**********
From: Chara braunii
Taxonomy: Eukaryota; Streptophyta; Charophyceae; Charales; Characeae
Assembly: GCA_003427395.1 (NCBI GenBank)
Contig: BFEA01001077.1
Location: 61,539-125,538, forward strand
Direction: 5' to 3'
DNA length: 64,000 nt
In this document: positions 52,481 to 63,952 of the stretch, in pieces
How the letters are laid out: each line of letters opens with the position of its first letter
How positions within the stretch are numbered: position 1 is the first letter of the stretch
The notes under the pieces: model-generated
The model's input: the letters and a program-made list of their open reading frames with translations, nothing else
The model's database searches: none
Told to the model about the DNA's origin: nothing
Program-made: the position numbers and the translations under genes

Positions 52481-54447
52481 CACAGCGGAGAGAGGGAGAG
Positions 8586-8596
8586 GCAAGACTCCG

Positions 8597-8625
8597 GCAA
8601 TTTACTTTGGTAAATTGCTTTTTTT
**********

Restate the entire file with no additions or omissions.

From: Chara braunii
Taxonomy: Eukaryota; Streptophyta; Charophyceae; Charales; Characeae
Assembly: GCA_003427395.1 (NCBI GenBank)
Contig: BFEA01001077.1
Location: 61,539-125,538, forward strand
Direction: 5' to 3'
DNA length: 64,000 nt
In this document: positions 52,481 to 63,952 of the stretch, in pieces
How the letters are laid out: each line of letters opens with the position of its first letter
How positions within the stretch are numbered: position 1 is the first letter of the stretch
The notes under the pieces: model-generated
The model's input: the letters and a program-made list of their open reading frames with translations, nothing else
The model's database searches: none
Told to the model about the DNA's origin: nothing
Program-made: the position numbers and the translations under genes

Positions 52481-54447
52481 CACAGCGGAGAGAGGGAGAG
Positions 8586-8596
8586 GCAAGACTCCG

Positions 8597-8625
8597 GCAA
8601 TTTACTTTGGTAAATTGCTTTTTTT